Institutions across the country are bracing for the impact of the latest COVID-19 variant, Omicron. While there is a vast range of reactions (from doing nothing at all to shutting down in-person learning for the first few weeks of the semester), it’s clear that the latest variant will have a profound impact on students everywhere.
Yet, educators shouldn’t fear the next few weeks. The good news is that many institutions already have the tools needed to thrive in this latest wave of the pandemic. Now is the time for institutions to show that they can keep students safe, without sacrificing their education. Here are five recommendations to help your institution survive Omicron.
Communicate policies clearly and timely
Much of the health community projects that the Omicron variant will spread quickly this month and taper off by February. As a result, a number of institutions are implementing temporary policies that will only exist for a few weeks. While mitigation measures won’t be nearly as long as they were in March 2020, it’s important to prioritize clear and timely communication as much as possible.
Students will need precise information on whether or not the campus is open, the dorm policy, which buildings are open and any restrictions that students should know going into the semester. You should also be prepared to deliver that message in a variety of ways, whether that’s a campus opening or new requirements, it’s important to remember that one size doesn’t fit all. Spread your message across email, text and social media so nobody misses your announcements.
Be proactive around mental health outreach
If your policies require isolation, your students may have a tough time adjusting to limited social interactions or staying outside the classroom. Others may feel anxious about what a sudden spike in cases might do to their immune system. Regardless of what students might be feeling, it’s important to stay ahead of any mental health issues and provide proactive outreach.
This could look like a regular check-in with a quick text asking how they’re doing or offering added resources for those who are at higher risk for more severe issues. Not to mention, proactive text campaigns are effective tools for identifying at-risk members of a population. Students don’t like to ask for help when they’re suffering from mental health issues. Rather, they expect their institutions to provide the necessary resources so they can talk things out when needed and get the support they’ve learned to expect. Any mitigation tactics taken to slow the spread of the Omicron variant must also ensure there are ample resources available for students to get them through this challenging time.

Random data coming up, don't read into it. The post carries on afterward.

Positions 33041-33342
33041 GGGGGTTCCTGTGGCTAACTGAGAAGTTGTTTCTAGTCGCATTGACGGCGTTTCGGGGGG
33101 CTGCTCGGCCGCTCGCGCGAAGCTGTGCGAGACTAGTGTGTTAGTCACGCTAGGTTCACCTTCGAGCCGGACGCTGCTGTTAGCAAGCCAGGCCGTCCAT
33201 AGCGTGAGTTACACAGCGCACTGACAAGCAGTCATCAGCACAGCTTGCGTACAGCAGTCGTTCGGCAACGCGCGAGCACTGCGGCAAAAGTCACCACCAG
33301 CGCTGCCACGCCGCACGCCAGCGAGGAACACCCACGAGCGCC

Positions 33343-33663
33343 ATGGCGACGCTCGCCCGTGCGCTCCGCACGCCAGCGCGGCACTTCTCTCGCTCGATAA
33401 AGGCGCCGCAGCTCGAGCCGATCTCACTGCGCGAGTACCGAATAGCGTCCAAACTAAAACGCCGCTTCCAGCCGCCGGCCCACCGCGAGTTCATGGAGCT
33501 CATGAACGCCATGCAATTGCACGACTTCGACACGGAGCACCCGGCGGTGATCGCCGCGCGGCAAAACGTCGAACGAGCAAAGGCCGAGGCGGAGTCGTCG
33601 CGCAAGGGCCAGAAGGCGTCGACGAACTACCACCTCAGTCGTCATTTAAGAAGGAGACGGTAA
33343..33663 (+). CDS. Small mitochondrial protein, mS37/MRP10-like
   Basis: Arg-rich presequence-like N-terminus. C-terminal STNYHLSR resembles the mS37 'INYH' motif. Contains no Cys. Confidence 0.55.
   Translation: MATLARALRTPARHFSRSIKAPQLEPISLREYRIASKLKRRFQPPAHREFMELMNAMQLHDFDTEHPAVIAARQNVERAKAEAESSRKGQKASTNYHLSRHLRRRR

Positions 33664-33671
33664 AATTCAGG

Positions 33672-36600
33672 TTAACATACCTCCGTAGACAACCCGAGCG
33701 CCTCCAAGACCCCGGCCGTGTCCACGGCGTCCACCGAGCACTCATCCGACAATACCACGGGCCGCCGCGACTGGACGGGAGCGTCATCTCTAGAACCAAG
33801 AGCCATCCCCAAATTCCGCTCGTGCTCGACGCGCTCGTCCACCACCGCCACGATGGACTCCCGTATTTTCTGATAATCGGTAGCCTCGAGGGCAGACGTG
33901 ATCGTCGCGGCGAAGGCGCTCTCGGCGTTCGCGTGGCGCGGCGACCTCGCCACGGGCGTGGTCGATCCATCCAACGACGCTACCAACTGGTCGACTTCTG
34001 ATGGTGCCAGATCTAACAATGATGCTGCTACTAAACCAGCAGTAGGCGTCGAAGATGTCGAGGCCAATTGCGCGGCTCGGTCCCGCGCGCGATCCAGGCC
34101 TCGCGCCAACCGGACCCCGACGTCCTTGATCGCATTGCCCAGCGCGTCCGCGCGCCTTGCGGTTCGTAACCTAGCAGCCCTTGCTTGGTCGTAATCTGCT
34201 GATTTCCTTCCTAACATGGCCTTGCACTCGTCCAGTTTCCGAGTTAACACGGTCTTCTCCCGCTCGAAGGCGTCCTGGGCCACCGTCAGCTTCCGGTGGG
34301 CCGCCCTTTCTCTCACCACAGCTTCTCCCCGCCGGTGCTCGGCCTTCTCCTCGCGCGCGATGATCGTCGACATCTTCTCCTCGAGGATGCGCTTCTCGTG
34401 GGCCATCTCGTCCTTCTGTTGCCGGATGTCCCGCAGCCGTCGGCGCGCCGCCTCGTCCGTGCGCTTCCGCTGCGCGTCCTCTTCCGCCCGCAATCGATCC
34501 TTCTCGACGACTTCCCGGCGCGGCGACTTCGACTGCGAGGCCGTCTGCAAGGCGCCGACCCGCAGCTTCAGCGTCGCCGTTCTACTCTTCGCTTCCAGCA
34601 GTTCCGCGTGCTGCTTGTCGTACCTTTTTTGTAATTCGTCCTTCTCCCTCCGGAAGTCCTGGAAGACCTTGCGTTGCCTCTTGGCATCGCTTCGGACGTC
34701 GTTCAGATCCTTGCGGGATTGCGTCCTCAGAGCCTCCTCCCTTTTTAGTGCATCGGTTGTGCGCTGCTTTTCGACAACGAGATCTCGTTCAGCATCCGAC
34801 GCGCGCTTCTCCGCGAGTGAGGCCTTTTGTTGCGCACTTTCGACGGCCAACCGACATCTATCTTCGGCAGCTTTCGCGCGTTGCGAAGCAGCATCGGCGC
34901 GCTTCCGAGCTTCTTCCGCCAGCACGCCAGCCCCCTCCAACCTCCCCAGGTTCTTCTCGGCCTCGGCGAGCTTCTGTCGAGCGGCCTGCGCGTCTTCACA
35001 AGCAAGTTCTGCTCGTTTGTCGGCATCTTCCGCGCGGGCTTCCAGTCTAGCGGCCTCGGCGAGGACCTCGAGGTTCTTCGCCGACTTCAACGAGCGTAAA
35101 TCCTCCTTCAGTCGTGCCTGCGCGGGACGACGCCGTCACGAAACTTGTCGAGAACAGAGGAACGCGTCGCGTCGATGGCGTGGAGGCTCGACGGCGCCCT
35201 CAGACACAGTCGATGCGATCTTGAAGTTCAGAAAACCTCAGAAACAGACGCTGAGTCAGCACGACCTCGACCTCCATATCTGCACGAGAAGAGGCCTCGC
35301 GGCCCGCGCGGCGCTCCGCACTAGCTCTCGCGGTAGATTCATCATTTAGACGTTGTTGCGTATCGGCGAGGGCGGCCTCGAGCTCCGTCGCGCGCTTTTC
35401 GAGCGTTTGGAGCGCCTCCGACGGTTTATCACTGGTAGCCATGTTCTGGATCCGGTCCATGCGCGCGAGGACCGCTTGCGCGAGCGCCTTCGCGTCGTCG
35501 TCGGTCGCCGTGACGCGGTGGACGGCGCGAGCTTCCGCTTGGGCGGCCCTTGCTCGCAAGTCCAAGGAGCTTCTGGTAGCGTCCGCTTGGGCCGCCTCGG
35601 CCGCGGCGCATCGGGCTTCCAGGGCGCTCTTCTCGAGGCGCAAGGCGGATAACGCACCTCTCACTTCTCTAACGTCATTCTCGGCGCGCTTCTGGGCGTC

Provide flexibility based on student preferences
If the last two years have taught us anything, it’s that a one size fits all approach is a losing strategy. The Omicron variant will likely impact a variety of students from all walks of life and with varied degrees of comfort. Rather than creating a policy for all students, allow greater flexibility for students to learn on their terms.
Students are no different than the employees who are divided on working remote, hybrid or want to be in-person. It all depends on their personal circumstances and how they learn best. If the pandemic has taught us anything, it’s that students shouldn’t be treated as a monolith. Instead, they should be encouraged to cater their academic experience to their personal needs and educators must prepare to meet them there.
Prepare for the unknown
The pandemic has taught us over and over again that there is no predicting what’s next. This variant like all others before it will come and go, likely in a matter of weeks. But educators must be nimble with their plans and prepare to change course with little notice.
By the way, now is the time to invest in HEPA air purifiers if you haven’t already. The easiest way to get students to trust that you’re looking out for their health is to ensure your building filters out the virus as much as possible. As we’ve reported in our study, this measure is expected from students moving forward. Institutions need to be forward-thinking and proactive when it comes to looking out for students. Remaining flexible no matter what challenges lie ahead will go a long way in gaining trust from your students.
Promote remote work for staff whenever possible
One of the best ways to keep employees healthy is to allow them the ability to work remotely as much as possible. It’s likely that many of your employees would prefer to work from home anyway and providing this flexibility ensures that your staff won’t need to take time off if they get infected on campus.
If you’ve invested in the right IT resources, working remotely shouldn’t be much of a challenge for staff, and students most likely prefer communication over channels like email, live chat or text anyway. Even if some on-campus staff is required, minimizing the number of employees will greatly reduce the likelihood of infection.
One of the biggest lessons higher ed is taking from the current Omicron variant is that this pandemic is likely with us for the foreseeable future. However, it is likely to have a much milder impact on students and employees once this wave passes. Until then, institutions should follow the above recommendations to help make the start of their semester seamless.